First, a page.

And like you perhaps I love those exchanges. I remember when I taught at the New York Academy of Art, which cast itself as a reincarnation of the French Academy, there was real tension among the faculty and students. Actual heated debates, sit-ins and walk-outs, on issues that hark back to the great divisions of Venice vs Florence, color vs form, ideal vs real, etc. It was as close as a French Academy could come to a 60’s style revolution. And I loved the passion on both sides and thought it was absolutely vital and vibrant and healthy. The debates, I argued, WERE the tradition – not just one side or the other. But alas the will to power, the need to silence any dissent, won the day and ultimately many of us were let go in order to calm the waters.

    So where am I going with this…that I love how these two play with each other, and that it’s the balancing act between the two, the five chairs teetering on collapse, that causes me to hold my breath. Think Buster Keaton here. Or any writer or painter that goes trawling for pearls in the mire and muck.

    So Callan, I think your love for that play of forces still comes out. It’s still clearly there, at least for me, behind your words.

    Oh, and lest I forgot, thanks for the pearls ;)

  2. It was Eisenhower who said “Plans are useless, but planning is vital.” Luck is where serendipity meets preparation; you get to take the opportunity when you are ready to grab it.

    That’s why I am such a believer in rehearsal, in trying lots of different ways and see what works. Nobody is a genius the first time; genius takes having a repertoire of skills and understanding, then putting those together in breathtaking new ways. You have to know the rules before you can effectively break them, as so many have said.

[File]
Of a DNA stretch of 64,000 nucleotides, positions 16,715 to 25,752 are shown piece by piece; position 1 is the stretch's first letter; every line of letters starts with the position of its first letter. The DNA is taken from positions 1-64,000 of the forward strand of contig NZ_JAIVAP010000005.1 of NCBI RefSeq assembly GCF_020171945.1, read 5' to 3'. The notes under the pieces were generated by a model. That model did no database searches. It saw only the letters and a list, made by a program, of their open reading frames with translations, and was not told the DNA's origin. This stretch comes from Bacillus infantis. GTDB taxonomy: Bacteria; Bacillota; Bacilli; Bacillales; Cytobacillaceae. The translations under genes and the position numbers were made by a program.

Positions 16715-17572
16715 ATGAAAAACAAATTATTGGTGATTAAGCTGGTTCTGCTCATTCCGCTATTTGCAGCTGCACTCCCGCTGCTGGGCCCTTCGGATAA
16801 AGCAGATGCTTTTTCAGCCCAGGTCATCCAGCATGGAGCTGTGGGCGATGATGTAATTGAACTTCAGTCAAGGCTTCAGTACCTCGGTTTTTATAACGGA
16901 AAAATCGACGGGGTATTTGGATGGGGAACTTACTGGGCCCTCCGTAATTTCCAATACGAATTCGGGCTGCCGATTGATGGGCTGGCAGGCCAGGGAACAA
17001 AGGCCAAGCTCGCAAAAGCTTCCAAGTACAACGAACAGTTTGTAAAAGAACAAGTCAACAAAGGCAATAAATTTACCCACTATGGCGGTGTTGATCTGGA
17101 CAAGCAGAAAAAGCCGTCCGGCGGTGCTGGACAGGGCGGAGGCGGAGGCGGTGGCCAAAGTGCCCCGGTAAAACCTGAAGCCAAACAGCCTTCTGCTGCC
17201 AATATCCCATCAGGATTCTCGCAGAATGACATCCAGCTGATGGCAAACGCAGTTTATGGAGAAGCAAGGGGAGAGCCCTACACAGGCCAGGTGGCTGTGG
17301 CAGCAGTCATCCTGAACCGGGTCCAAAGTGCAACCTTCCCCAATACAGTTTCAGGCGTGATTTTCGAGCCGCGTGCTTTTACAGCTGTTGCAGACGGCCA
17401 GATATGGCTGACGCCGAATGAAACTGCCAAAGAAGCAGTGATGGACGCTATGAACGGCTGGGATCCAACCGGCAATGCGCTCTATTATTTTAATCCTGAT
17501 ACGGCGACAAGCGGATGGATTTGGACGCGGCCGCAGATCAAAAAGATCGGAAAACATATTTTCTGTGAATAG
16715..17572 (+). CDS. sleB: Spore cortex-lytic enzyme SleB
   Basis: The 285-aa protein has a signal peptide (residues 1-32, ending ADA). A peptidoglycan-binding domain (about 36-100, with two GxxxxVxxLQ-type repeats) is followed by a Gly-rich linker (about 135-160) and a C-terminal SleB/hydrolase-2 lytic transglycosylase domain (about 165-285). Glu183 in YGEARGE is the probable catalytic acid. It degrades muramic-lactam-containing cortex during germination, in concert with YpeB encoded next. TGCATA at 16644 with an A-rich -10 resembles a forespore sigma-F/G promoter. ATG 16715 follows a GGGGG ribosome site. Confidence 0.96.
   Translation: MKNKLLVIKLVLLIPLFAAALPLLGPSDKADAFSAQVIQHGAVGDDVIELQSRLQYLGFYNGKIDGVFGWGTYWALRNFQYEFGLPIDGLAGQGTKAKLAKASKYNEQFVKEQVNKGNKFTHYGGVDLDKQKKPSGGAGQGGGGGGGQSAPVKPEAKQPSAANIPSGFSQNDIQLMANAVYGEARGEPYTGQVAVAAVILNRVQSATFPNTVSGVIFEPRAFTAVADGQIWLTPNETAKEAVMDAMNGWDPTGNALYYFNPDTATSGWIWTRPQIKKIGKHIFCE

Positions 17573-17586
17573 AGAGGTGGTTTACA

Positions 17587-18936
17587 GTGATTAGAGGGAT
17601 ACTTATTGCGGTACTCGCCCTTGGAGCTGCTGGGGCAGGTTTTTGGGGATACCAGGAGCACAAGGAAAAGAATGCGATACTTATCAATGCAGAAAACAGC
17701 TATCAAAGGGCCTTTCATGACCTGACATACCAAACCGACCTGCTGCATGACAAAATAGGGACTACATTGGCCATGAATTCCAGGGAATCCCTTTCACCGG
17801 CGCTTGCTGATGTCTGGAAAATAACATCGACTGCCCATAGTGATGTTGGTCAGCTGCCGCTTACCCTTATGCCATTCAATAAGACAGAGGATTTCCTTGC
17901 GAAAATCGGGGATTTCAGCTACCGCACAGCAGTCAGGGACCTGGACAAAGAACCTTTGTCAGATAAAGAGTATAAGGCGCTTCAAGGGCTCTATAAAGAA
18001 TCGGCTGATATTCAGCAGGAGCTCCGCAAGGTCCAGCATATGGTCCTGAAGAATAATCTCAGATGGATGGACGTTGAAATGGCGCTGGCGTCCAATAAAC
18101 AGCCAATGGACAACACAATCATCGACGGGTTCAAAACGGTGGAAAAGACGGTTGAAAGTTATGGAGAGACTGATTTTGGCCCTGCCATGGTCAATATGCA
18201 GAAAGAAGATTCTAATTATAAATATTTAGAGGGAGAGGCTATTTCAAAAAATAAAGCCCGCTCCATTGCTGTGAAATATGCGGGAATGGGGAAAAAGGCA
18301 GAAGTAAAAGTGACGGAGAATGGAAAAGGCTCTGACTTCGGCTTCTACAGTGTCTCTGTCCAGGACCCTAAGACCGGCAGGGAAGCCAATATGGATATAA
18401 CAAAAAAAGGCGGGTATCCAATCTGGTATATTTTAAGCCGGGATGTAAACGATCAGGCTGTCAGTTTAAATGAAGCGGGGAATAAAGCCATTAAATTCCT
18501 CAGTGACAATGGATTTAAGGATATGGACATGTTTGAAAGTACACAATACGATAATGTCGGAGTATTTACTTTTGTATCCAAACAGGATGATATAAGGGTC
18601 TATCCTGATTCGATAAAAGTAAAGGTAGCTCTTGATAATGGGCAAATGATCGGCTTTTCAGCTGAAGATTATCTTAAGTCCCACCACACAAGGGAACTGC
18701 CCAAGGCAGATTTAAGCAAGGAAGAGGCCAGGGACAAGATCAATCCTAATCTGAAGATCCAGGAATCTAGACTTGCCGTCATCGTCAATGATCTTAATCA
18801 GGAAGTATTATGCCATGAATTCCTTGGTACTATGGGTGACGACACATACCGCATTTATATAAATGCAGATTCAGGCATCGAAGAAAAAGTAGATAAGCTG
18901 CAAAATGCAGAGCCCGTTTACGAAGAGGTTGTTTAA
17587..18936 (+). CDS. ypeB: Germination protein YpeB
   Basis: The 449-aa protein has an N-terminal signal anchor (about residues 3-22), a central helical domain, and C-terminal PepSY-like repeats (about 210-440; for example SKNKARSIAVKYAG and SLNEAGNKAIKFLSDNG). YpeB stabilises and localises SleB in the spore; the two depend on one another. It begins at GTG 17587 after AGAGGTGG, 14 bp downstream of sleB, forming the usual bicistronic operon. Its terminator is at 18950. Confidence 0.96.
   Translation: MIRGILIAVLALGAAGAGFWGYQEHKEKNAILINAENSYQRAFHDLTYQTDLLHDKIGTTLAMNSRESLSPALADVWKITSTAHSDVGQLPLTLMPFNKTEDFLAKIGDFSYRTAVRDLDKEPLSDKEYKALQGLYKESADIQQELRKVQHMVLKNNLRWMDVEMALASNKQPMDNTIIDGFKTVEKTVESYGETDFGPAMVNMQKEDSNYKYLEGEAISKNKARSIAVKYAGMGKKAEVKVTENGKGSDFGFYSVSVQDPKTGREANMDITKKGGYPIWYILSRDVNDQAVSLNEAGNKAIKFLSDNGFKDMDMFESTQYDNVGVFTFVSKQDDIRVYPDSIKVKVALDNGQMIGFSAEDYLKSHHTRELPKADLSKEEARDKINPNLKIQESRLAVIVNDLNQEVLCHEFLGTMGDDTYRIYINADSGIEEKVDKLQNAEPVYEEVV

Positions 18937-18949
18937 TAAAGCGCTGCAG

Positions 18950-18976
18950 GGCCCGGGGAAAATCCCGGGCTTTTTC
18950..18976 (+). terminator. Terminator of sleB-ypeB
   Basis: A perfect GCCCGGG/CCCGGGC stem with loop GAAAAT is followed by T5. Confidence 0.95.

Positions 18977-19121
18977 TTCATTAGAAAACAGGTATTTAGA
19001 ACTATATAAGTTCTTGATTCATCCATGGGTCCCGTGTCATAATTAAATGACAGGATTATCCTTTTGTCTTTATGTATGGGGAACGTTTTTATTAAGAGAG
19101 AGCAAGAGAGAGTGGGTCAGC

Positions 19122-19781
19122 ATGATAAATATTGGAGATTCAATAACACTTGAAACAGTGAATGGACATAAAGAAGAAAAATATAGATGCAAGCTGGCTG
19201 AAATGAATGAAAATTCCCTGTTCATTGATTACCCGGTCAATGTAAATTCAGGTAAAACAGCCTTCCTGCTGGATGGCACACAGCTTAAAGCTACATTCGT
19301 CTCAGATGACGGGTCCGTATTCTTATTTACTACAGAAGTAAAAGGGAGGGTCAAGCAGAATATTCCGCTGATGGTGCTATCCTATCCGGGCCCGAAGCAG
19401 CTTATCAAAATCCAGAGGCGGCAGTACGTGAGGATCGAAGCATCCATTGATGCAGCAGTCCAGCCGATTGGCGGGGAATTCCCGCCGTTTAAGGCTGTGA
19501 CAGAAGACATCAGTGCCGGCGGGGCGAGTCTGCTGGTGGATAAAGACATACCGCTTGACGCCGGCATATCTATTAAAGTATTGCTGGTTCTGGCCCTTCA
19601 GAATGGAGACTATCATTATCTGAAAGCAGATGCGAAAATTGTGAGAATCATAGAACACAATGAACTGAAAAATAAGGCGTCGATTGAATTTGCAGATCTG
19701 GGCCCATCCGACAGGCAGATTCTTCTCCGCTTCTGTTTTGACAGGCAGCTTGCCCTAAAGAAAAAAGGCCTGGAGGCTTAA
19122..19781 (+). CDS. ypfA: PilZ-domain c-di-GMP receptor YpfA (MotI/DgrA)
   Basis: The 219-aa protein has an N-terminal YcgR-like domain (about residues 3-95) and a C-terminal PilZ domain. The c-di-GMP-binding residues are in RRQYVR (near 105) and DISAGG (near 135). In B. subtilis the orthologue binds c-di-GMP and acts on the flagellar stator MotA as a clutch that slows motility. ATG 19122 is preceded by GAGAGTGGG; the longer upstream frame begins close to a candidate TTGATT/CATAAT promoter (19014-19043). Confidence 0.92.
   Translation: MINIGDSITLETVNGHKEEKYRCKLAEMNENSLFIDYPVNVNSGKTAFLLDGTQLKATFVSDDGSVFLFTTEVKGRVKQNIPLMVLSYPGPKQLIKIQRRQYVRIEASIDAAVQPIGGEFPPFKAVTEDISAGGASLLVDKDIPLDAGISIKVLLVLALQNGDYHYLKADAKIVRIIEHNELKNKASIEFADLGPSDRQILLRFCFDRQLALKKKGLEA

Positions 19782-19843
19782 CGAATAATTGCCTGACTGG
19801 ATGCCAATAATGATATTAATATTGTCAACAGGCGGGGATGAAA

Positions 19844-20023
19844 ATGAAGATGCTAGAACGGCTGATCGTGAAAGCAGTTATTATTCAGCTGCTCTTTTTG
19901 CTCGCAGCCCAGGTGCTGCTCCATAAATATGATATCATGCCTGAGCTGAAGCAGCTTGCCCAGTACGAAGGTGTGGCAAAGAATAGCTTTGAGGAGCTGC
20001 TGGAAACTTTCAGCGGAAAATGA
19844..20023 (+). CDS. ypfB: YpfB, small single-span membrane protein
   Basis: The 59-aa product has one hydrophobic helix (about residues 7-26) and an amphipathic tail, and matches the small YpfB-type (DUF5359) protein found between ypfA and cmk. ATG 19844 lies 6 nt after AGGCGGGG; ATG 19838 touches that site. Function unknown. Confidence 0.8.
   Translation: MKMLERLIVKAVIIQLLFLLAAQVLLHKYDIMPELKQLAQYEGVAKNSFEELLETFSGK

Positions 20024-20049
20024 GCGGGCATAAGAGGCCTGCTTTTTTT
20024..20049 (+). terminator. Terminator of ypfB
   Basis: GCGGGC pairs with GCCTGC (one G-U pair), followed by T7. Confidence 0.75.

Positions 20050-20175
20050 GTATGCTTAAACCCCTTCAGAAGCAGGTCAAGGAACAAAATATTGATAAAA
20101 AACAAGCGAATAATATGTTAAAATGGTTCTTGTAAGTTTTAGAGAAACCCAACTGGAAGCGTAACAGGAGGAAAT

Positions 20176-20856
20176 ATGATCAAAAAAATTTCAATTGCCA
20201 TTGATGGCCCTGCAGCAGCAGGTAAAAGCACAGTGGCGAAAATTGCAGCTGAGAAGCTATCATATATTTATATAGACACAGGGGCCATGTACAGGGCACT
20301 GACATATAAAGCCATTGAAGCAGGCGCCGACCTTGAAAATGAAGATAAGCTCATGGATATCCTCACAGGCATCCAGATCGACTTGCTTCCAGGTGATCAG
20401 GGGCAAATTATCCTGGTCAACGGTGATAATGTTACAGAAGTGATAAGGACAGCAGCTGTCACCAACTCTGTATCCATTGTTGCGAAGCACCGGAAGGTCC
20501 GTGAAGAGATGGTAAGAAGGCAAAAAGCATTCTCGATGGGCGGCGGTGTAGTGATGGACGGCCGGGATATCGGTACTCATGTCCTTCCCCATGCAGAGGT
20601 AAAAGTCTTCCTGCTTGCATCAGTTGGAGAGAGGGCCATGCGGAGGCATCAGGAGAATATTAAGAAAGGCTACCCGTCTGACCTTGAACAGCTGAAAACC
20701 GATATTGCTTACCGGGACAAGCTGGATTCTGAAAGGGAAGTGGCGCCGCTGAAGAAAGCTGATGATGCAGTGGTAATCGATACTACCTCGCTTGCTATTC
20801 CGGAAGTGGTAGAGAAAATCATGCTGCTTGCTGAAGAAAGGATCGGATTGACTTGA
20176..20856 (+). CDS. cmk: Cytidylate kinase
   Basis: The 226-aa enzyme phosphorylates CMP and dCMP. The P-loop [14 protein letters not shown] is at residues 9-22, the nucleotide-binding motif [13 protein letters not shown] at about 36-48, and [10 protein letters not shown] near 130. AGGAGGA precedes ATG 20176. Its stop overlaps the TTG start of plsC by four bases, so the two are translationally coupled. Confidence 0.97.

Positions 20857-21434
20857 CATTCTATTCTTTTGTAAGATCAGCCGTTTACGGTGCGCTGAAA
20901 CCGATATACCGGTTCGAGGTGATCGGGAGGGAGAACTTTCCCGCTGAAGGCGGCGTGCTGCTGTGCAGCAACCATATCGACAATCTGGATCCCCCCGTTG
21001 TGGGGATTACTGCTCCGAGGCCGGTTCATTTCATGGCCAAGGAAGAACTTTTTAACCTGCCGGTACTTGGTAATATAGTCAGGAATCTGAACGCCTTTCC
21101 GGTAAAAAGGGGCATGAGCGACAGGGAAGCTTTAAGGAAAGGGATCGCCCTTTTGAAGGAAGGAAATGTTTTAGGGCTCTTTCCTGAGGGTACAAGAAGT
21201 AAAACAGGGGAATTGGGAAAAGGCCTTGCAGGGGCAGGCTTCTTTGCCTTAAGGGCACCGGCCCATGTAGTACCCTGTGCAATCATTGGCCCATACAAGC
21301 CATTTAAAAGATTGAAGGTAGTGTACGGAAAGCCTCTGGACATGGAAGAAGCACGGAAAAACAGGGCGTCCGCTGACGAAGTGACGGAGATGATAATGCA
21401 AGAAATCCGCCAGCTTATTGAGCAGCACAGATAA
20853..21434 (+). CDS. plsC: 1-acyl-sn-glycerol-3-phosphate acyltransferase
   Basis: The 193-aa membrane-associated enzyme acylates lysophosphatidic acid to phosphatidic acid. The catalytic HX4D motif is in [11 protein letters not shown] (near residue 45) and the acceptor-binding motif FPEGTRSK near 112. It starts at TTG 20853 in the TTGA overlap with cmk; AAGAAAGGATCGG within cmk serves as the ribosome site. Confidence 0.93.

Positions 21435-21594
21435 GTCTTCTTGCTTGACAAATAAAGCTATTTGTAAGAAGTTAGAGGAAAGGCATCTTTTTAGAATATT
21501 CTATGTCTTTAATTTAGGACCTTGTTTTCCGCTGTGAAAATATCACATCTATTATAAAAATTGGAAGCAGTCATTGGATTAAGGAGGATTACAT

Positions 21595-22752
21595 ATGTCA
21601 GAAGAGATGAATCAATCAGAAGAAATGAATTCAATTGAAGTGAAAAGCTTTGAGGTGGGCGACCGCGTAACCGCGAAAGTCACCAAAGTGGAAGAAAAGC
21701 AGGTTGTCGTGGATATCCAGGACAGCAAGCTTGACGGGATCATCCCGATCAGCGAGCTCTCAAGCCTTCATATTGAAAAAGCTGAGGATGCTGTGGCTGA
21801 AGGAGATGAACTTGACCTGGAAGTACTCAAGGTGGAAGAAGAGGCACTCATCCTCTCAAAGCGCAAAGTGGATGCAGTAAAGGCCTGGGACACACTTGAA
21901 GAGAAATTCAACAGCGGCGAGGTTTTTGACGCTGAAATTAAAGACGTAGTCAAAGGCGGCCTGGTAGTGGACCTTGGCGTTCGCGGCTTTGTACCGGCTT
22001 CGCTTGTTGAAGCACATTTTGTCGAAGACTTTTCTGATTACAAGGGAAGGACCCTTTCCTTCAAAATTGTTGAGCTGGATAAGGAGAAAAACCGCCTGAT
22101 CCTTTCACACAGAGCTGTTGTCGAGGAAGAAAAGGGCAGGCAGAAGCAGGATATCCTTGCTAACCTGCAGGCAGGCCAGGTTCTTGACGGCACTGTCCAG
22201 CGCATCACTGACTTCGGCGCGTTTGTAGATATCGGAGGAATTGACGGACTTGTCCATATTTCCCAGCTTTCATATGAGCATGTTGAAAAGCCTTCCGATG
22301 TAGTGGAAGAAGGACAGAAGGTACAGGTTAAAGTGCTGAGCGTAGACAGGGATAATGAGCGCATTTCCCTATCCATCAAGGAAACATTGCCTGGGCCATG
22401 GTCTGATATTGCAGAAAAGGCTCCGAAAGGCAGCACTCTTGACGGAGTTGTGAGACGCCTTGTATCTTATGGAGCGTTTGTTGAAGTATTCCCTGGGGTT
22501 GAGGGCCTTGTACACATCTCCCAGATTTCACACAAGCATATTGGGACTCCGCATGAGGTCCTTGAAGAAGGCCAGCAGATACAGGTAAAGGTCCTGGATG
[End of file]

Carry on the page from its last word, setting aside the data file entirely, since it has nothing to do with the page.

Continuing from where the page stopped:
I love Buster Keaton. His art looks effortless & fluid, but it comes from a lifetime of knockabout, and a huge amount of thought & planning.

    But you, Sarah, know that, and know that it is when our work meets our wonder, when our sweat meets our spark, when our rehearsal meets revelation that we flare with the light inside. It’s always self-creation plus creator, acute observation plus selfless performance, intelligence plus immersion that makes compelling and powerful art.

    Thank you for seeing that in my work.

    And thanks for your sharing here. A gift.

  3. reading backward is the all-too-common result of half-assed postmodernism. in the hands of someone like foucault, the technique of reading backward and finding meanings that may have only been imminent in the history as it was lived can be a delicate, enlightening procedure. in the hands of a self-aggrandizing hack like camille paglia (whose writings i even sometimes enjoy for their sheer inyerfaceness), it reduces social analysis to sophistic mush.

    which might be why poastmodernism – while obviously attractive to us queers – may not be an entirely beneficial framework for transpeople. it allows for too much sloppy projection.